Teach the student how to use the tools – initially in a non-sterile environment using non-hazardous materials. (Example: Practice creating slides using the long-handled eye-dropper with water at a desk or sink instead of under the sterile hood.)
Provide written instructions ahead of time. If demonstrating through a video, make sure that the video describes each step and what is happening during each step.
Only if needed, use hand-under-hand; in some instances, hand-over-hand guidance may be appropriate.
When providing instructions, model what you are doing. In some cases, the professor may model the steps directly with the student who is VIB, or another student may model while the professor explains.
Gloves: keep in mind that students with VIB often rely heavily on touch and that rubber gloves can interfere with the sense of touch. When previewing tools and procedures, consider initially handling the tools without gloves. Some students will need to practice putting on these gloves! (Hint: Be sure that the gloves are the right size for the student!)
Divide the class into small groups of 2 or 3 people if possible. This will encourage each person to be actively involved.
Encourage each student to do the activity independently – from start to finish. (Remember, the student with VIB will miss many important details if he/she is expected to “watch” another student performing a step of the procedure. Ideally, the student with VIB should do the entire activity himself/herself.)
Advocate, Advocate! Both with the teacher/professor and with peers.
Ask to pre-view tools, procedures and the written description of the activity
Ask for hands-on guidance, modeling, clarification
Learn to ask guiding questions in order to receive good verbal descriptions!
Expect to be actively involved and be a team player!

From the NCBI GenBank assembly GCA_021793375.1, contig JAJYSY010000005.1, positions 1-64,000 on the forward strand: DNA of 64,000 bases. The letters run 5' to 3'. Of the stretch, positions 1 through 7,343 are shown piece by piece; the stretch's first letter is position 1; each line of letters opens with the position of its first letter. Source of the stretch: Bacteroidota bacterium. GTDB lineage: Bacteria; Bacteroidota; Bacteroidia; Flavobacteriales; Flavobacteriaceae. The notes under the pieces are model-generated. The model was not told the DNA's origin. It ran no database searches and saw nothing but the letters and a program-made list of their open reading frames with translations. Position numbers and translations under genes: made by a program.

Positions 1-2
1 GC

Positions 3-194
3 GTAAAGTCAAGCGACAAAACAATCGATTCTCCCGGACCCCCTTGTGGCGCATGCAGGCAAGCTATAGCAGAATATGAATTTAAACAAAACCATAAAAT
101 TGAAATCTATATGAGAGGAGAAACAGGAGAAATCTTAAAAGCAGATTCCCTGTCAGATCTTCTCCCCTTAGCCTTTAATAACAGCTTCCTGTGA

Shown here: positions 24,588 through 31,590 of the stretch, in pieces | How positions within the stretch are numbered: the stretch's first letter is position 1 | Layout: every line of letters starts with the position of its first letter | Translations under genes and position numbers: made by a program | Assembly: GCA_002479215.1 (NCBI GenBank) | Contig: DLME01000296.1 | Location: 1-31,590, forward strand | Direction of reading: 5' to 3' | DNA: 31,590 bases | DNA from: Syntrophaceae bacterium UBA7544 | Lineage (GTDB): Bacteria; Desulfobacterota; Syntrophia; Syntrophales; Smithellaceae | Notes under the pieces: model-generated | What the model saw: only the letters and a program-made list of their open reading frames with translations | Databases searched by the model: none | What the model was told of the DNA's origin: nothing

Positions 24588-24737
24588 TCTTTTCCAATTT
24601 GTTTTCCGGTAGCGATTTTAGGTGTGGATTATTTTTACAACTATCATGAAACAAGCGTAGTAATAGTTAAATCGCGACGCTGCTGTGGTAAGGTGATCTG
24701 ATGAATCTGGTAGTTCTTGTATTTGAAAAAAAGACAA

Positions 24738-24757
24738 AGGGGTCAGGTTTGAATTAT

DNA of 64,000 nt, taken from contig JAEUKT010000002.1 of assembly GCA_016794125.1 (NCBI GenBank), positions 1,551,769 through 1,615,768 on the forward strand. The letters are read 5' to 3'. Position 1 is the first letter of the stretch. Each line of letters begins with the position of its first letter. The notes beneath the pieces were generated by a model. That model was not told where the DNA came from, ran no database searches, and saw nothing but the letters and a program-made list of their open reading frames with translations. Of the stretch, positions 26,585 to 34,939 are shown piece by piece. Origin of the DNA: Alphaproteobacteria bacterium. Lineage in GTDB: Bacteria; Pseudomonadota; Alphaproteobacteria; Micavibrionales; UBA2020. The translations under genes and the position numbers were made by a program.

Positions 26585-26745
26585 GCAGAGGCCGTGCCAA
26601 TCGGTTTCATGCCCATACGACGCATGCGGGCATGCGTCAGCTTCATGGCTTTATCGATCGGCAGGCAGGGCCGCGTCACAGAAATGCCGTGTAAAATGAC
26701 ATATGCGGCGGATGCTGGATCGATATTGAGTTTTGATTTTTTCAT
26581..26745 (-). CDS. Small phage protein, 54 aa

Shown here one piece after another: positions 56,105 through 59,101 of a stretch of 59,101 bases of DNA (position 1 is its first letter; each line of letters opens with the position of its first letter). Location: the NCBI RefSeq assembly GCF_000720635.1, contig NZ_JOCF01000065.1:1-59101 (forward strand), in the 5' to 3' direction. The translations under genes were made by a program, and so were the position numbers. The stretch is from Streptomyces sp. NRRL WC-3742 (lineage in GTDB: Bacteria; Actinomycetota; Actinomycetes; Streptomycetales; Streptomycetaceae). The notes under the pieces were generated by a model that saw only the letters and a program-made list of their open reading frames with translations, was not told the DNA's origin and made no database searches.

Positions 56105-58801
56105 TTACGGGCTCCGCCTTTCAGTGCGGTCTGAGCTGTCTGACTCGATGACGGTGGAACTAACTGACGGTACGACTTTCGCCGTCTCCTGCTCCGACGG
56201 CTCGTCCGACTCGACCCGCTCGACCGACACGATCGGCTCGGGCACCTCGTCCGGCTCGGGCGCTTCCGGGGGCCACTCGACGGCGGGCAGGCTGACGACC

Be creative – can you magnify, use lighting, ask for detailed descriptions, touch, use modified tools, etc. in order to make the activity more accessible?
Ask detailed questions – peers and educators may forget to describe or may not know how to provide good descriptions
Kindly remind teachers/professors to post or send PowerPoint presentations, instructions and other pertinent materials ahead of time
Be open to learning about accessibility and be creative in coming up with accommodations/alternative ways of doing things!
Consider class arrangement: if possible, have uncluttered work space
Students with VIB may need additional work space,
Students with VIB may need containers to separate/organize materials
Students with some vision may need color contrast. (Example: Viewing a clear liquid on a glass slide sitting on a white counter will be challenging to see. Try placing the slide on a black placemat.)
Students with VIB may benefit from special lighting and magnification devices
Students with VIB may need modified equipment
If possible, use equipment that provides auditory feedback and/or haptic feedback
For students with low vision, model the activity under a document camera and display the activity on the screen. Use a screen sharing app so that the student can view the screen on his device and can zoom/magnify as needed
Be sure to clearly describe in detail what is being done and the reactions that occur
Provide the student with accessible written materials ahead of time
Schedule a time for the student to do pre-learning with yourself, possibly with the Teacher of the Visually Impaired (K-12); or with a qualified lab assistant/TA (College level).